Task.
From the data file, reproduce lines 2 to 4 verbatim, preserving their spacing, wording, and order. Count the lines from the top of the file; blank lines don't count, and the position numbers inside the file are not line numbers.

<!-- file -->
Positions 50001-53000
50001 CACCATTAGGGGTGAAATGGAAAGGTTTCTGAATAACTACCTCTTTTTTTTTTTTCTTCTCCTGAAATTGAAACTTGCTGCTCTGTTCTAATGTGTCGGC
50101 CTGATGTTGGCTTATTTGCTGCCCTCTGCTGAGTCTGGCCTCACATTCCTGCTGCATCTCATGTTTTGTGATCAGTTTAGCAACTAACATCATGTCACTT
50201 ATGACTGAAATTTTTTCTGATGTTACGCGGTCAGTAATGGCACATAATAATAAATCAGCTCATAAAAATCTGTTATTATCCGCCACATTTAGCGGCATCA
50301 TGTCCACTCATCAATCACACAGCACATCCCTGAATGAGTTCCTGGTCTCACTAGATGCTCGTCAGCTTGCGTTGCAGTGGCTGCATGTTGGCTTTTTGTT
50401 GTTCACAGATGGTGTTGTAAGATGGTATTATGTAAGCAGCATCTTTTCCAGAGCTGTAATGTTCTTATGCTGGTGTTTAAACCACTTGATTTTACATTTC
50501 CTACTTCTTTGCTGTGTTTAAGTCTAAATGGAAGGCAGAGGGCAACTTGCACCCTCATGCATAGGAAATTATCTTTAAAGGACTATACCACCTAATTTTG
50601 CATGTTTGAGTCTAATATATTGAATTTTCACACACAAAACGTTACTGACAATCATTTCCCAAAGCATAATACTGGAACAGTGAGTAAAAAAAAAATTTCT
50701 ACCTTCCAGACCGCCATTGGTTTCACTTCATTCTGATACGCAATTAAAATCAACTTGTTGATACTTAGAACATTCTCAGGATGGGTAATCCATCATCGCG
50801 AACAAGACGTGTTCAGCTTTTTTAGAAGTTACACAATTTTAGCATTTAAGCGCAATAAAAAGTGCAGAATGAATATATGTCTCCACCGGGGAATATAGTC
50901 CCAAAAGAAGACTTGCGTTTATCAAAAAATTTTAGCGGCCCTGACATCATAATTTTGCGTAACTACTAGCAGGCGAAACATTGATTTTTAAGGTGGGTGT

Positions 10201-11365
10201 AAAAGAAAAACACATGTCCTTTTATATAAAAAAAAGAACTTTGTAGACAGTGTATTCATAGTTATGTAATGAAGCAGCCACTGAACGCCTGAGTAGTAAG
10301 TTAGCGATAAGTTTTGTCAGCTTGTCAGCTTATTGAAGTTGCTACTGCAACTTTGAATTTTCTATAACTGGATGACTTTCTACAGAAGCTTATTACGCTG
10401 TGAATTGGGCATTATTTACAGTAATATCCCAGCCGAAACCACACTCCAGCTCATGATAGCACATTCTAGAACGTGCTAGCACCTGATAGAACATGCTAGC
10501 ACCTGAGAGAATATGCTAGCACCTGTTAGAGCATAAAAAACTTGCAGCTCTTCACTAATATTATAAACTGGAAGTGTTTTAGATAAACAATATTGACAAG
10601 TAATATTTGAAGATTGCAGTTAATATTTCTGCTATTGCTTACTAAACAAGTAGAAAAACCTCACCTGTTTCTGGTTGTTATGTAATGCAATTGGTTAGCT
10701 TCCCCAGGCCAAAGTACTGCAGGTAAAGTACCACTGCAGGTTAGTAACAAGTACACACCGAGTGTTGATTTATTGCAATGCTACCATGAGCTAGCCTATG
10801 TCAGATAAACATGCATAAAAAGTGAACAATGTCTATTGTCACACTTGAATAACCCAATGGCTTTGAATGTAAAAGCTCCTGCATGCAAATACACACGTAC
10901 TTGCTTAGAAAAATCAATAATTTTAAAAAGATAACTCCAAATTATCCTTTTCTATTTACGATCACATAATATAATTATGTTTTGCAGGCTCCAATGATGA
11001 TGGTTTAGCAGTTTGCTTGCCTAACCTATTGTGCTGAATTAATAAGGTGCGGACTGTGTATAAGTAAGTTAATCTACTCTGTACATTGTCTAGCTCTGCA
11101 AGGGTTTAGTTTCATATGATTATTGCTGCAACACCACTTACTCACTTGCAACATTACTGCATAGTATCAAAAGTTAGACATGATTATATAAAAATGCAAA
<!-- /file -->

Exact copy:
50001 CACCATTAGGGGTGAAATGGAAAGGTTTCTGAATAACTACCTCTTTTTTTTTTTTCTTCTCCTGAAATTGAAACTTGCTGCTCTGTTCTAATGTGTCGGC
50101 CTGATGTTGGCTTATTTGCTGCCCTCTGCTGAGTCTGGCCTCACATTCCTGCTGCATCTCATGTTTTGTGATCAGTTTAGCAACTAACATCATGTCACTT
50201 ATGACTGAAATTTTTTCTGATGTTACGCGGTCAGTAATGGCACATAATAATAAATCAGCTCATAAAAATCTGTTATTATCCGCCACATTTAGCGGCATCA